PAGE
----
Arizona Young Professionals Applications are Open!
Posted by Andrew Kobialka on November 29, 2022
The Arizona Young Credit Union Professionals put together three community service projects in different regions in the state over the last several weeks.
Applications to join the AZYCUP steering committee are open, and they are looking for passionate young credit union professionals to join. This committee plans quarterly meetups with young credit union professionals across the state.
Check out some of their latest community service projects and apply today!
Chicanos Por La Causa
The volunteer event at Chicanos Por La Causa in Phoenix was a success! AZYCUP had 18 total participants representing OneAZ, AZ Financial, Vantage West, and TruWest Credit Unions. The team helped prep lunch for seniors, did nails and facials, called Bingo numbers, played Lotería, and unload bins in prep for their clothing drive the next day. People started lining up at 5 a.m. and had 10 minutes to grab what they can!
About CPCL: Chicanos Por La Causa (CPLC) formed in 1969 to fight discrimination against the Mexican American community. Inspired by Dolores Huerta and Cesar Chavez, they advocated for equity in education, politics, and labor conditions. Today, CPLC provides services to people of all backgrounds while honoring their Mexican-American roots.
In Tucson, 17 volunteers from Vantage West, OneAZ, Landings, and First Credit Unions got creative at Ben’s Bells. The team spent the morning making clay bells that will soon be fired, painted, glazed, and turned into bead strings for the Ben’s Bells gift shop. Ben’s Bells is celebrating its 20th anniversary this year!
About Ben’s Bells: In 2002, Jeannette Maré’s life changed forever when her son, Ben, died suddenly just before his third birthday. In the months following his death, Jeannette and her friends and family began making ceramic wind chimes – the first Ben’s Bells – in her backyard studio. Being surrounded by supportive people and working with clay toward a common goal was therapeutic for her family and their healing.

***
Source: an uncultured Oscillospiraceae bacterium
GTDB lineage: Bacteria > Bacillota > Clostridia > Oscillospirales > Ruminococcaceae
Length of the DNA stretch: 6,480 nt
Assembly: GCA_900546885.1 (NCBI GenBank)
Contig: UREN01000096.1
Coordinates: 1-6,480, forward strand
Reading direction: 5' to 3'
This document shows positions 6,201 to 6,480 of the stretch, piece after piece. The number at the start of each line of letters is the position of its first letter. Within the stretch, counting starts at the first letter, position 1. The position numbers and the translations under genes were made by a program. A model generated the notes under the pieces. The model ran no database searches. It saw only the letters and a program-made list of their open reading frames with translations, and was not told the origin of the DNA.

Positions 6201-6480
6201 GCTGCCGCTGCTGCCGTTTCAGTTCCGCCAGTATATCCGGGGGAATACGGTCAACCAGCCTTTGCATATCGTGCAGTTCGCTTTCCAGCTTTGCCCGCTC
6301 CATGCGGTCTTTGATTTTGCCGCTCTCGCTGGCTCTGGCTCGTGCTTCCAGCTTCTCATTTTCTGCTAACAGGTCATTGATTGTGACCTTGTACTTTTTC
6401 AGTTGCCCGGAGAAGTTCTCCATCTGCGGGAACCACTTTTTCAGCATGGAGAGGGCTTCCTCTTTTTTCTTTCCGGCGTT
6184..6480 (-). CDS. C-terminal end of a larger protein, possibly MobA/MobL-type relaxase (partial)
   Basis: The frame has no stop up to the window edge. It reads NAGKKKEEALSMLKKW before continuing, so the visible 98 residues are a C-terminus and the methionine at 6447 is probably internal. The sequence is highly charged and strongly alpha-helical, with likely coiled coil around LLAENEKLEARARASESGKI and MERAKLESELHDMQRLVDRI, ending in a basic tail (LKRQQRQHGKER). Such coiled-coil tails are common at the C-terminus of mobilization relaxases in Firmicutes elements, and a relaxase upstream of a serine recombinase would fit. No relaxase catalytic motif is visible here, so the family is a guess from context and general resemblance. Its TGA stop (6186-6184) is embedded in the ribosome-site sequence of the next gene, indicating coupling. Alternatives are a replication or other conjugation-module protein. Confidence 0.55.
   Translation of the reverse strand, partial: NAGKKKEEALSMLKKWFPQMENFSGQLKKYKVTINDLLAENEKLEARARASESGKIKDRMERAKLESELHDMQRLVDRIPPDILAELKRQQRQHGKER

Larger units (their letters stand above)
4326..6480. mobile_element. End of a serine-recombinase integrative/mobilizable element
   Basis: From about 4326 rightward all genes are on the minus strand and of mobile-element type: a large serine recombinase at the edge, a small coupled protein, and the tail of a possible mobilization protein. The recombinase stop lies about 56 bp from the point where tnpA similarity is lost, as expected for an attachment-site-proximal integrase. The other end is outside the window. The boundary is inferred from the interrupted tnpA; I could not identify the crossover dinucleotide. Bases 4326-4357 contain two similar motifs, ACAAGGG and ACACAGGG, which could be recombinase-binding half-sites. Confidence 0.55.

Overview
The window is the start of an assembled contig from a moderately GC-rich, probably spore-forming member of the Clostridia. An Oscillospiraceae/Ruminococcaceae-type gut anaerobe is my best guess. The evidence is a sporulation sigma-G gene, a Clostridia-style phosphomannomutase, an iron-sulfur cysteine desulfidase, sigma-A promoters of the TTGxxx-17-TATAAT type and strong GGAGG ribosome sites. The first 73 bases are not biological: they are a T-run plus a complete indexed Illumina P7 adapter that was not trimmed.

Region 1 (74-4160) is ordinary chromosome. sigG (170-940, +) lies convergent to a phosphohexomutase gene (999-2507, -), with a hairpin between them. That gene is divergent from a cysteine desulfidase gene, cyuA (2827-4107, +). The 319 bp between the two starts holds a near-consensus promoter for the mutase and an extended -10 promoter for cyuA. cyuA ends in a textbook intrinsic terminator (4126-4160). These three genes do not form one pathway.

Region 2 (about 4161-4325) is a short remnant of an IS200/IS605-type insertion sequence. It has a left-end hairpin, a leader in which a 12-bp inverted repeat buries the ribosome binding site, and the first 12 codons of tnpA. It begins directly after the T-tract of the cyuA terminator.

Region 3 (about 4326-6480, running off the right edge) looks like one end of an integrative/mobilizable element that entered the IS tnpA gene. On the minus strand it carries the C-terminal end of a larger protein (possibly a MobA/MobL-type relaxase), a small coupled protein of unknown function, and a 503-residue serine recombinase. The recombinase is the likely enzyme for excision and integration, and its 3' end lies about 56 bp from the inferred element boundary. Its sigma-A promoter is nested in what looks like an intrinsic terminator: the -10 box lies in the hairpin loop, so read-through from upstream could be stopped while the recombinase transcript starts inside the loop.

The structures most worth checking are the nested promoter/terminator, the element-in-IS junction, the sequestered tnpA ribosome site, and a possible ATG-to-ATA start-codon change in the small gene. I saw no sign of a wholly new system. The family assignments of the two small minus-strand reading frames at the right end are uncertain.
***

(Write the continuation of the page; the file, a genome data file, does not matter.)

During this time, Jeannette learned how a small act of kindness could make such a difference in a person’s life, no matter their background. She wanted to find a way to teach others about the impact of intentional acts of kindness, and so the idea for the bell came to life. Jeannette and her friends made four hundred bells and randomly distributed them in the Tucson community on the first anniversary of Ben’s death. Through these bells, she had found a way to pay forward the kindnesses that had been shown to her.
This started a powerful ripple effect. People who found the bells shared their own stories of grief and healing and hope. The local newspaper printed the story on the front page. School groups and businesses and individuals started calling to see how they could get involved and soon, thousands of Tucsonans were helping to craft Ben’s Bells.
Since 2003, Ben’s Bells has been operating as a nonprofit, growing kindness education programs and continuing to distribute thousands of Bells every year. Today Bells are found all over the world and their free kindness education programming has reached over 1.6 million students.
Youth On Their Own
Across the state, volunteers helped write dozens of notes to students in the Youth On Their Own program to encourage them in their education journey and beyond. Several AZYCUP committee members dropped off a big packet of notes with the YOTO team and were told how much the students appreciate these kind words from their community. Many students keep the notes for continued inspiration and encouragement.
About YOTO: Youth On Their Own (YOTO) is a dropout prevention program that supports the high school graduation and continued success of youth experiencing homelessness in Pima County.